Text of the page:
June 22, 2003
June 22, 2003
June 25, 2003
8.539.1 - 8.539.10
Evaluating Energy Services Performance Contracts With Engineering Students – Learning From Real Projects
Darrell D. Massie United States Military Academy
Most campus heating and cooling plants can provide a wealth of real life opportunities to educators who teach energy topics. This can be accomplished by evaluating existing heating and cooling systems or by analyzing potential plant upgrade projects.
A common method of obtaining funding to upgrade new equipment on campuses and other institutions is through Energy Service Companies (ESCOs). ESCOs purchase and install new and improved equipment and then obtain reimbursement from cost avoidance from the energy savings. Unfortunately, savings are often based on faulty assumptions or from complex computer simulations that may or may not represent reality. Campus plant managers often either lack the technical experience to verify Energy Service Performance Contract (ESPC) calculations or are so busy performing other administrative functions, that they do not verify cost avoidance savings. Detailed thermodynamic analysis complete with economic evaluation is required to effectively evaluate these contracts. This paper discusses common problems associated with ESPCs and methods that can be used to evaluate them. This paper also details an approach that can be used for coordinating work effort with campus plant managers and how to proceed with evaluation of proposals. An example of a successful student project will be included. Common pitfalls and approaches that work well will be provided.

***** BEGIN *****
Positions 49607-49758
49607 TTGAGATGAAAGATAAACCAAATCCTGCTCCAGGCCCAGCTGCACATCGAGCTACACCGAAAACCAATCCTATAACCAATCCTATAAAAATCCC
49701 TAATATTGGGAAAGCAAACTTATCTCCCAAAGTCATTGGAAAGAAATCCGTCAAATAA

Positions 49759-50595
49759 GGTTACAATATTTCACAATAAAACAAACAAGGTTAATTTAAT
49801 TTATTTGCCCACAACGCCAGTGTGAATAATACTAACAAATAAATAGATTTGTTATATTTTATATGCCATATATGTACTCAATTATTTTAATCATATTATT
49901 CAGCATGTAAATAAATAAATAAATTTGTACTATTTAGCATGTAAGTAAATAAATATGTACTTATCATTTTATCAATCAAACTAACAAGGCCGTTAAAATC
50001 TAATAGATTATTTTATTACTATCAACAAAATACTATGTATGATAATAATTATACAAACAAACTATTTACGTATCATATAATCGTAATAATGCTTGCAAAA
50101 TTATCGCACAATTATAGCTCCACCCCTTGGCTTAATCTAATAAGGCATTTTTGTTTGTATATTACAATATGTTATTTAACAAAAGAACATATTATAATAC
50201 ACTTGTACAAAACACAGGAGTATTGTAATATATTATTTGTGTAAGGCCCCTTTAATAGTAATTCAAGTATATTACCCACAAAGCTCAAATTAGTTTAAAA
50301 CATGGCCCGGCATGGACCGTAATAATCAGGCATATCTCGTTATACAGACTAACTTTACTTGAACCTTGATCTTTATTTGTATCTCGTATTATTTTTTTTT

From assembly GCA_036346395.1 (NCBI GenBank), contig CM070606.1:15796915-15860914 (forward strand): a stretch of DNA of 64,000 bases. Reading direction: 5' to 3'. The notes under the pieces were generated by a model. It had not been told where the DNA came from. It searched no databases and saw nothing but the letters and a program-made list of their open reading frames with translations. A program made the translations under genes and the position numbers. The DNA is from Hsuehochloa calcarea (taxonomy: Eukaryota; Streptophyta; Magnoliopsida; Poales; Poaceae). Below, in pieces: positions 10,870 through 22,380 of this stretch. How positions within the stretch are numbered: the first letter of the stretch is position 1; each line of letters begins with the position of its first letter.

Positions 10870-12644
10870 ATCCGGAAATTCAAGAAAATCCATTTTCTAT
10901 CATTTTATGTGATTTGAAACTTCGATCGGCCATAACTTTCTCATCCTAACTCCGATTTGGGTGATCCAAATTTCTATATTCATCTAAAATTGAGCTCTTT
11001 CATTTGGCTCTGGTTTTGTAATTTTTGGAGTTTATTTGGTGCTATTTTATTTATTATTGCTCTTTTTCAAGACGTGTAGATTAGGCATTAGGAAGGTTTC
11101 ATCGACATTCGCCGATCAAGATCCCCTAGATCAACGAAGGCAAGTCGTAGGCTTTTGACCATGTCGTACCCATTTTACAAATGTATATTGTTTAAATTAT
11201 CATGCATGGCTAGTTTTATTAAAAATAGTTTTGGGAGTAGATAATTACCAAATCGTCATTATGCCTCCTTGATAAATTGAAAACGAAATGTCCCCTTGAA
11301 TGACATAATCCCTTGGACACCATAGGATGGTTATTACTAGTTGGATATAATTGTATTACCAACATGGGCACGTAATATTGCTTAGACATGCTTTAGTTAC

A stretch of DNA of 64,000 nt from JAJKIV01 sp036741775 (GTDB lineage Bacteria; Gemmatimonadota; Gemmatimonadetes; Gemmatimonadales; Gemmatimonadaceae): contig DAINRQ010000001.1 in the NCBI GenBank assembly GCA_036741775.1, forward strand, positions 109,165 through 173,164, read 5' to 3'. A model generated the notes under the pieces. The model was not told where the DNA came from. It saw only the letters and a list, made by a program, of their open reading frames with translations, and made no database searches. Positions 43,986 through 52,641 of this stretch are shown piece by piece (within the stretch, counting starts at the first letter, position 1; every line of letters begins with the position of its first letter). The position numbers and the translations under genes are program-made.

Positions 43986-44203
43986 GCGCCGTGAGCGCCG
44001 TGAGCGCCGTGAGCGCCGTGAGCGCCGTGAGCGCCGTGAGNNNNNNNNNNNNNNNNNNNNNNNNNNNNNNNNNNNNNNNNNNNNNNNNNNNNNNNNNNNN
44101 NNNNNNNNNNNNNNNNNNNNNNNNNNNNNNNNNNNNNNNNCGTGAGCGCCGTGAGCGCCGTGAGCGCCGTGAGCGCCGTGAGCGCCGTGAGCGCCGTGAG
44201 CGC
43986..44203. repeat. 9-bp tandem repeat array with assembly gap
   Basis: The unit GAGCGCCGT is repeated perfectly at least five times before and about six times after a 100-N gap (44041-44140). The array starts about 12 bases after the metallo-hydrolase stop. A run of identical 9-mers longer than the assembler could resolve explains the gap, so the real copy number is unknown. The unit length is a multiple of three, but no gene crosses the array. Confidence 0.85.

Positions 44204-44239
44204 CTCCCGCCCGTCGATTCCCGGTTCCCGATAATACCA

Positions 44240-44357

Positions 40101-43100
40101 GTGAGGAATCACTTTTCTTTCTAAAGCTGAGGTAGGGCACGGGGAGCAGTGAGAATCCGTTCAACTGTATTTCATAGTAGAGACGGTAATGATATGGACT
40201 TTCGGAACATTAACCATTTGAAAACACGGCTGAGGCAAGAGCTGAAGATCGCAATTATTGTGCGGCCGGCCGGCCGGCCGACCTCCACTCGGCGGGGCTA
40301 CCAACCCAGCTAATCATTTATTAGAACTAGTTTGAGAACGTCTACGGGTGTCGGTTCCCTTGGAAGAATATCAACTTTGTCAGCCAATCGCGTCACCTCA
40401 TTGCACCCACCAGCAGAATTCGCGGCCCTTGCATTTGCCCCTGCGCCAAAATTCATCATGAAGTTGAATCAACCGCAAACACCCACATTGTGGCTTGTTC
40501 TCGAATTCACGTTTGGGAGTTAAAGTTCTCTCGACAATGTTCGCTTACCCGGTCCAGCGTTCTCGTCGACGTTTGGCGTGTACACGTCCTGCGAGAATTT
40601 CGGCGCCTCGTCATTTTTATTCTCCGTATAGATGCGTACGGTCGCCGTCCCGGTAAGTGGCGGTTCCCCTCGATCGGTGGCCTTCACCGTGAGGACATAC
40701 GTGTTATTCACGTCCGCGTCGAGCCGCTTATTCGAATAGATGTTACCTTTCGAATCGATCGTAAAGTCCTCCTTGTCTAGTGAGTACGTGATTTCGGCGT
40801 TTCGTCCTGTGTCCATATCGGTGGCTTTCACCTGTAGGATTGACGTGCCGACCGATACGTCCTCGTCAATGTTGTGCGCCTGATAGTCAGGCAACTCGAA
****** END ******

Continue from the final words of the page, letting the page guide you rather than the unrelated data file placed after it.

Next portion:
A common method of obtaining funding for upgrading mechanical equipment on campuses and other institutions is through Energy Service Companies (ESCOs). ESCOs purchase and install new and improved equipment and then obtain reimbursement from cost avoidance that would have otherwise been spent for energy. The incentive for building owners is that they could lower operating costs even after the ESCO received reimbursement or they could replace aging equipment with newer, more reliable equipment.
Unfortunately, savings are often based on faulty assumptions or from computer simulations. Lack of a Measurement and Verification (M&V) plan may leave many institutions at risk of unrealized savings. Campus plant managers often either lack the technical experience to verify Energy Service Performance Contract (ESPC) calculations (because state-of-the-art has changed since they were students) or are busy performing other administrative functions and do not verify cost avoidance savings. To effectively evaluate these contracts, there must be a M&V program, complete with detailed thermodynamic and economic analysis.
Measurement and verification costs can consume a significant portion of the entire project budget. For simple equipment upgrades requiring little verification or technical expertise, the
Proceedings of the 2003 American Society for Engineering Education Annual Conference & Exposition Copyright © 2003, American Society for Engineering Education
Massie, D. (2003, June), Evaluating Energy Services Performance Contracts With Engineering Students Learning From Real Projects Paper presented at 2003 Annual Conference, Nashville, Tennessee. https://peer.asee.org/11916
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